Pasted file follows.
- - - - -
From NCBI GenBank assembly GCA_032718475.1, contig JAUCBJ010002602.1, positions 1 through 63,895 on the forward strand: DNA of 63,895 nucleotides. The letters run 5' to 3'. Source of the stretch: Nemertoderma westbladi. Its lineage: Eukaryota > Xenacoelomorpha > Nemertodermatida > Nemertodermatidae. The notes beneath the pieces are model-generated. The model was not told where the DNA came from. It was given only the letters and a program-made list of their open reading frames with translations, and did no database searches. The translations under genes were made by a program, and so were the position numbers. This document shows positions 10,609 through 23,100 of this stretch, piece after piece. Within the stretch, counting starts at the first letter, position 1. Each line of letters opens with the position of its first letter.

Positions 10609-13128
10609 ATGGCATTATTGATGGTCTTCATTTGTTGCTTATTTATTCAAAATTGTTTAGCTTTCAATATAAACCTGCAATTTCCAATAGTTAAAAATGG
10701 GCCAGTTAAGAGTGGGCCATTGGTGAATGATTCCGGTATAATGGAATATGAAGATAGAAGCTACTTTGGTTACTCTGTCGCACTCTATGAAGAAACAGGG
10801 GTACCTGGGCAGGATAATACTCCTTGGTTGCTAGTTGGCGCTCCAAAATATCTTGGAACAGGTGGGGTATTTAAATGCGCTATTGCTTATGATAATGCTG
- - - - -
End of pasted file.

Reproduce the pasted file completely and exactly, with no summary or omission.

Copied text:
From NCBI GenBank assembly GCA_032718475.1, contig JAUCBJ010002602.1, positions 1 through 63,895 on the forward strand: DNA of 63,895 nucleotides. The letters run 5' to 3'. Source of the stretch: Nemertoderma westbladi. Its lineage: Eukaryota > Xenacoelomorpha > Nemertodermatida > Nemertodermatidae. The notes beneath the pieces are model-generated. The model was not told where the DNA came from. It was given only the letters and a program-made list of their open reading frames with translations, and did no database searches. The translations under genes were made by a program, and so were the position numbers. This document shows positions 10,609 through 23,100 of this stretch, piece after piece. Within the stretch, counting starts at the first letter, position 1. Each line of letters opens with the position of its first letter.

Positions 10609-13128
10609 ATGGCATTATTGATGGTCTTCATTTGTTGCTTATTTATTCAAAATTGTTTAGCTTTCAATATAAACCTGCAATTTCCAATAGTTAAAAATGG
10701 GCCAGTTAAGAGTGGGCCATTGGTGAATGATTCCGGTATAATGGAATATGAAGATAGAAGCTACTTTGGTTACTCTGTCGCACTCTATGAAGAAACAGGG
10801 GTACCTGGGCAGGATAATACTCCTTGGTTGCTAGTTGGCGCTCCAAAATATCTTGGAACAGGTGGGGTATTTAAATGCGCTATTGCTTATGATAATGCTG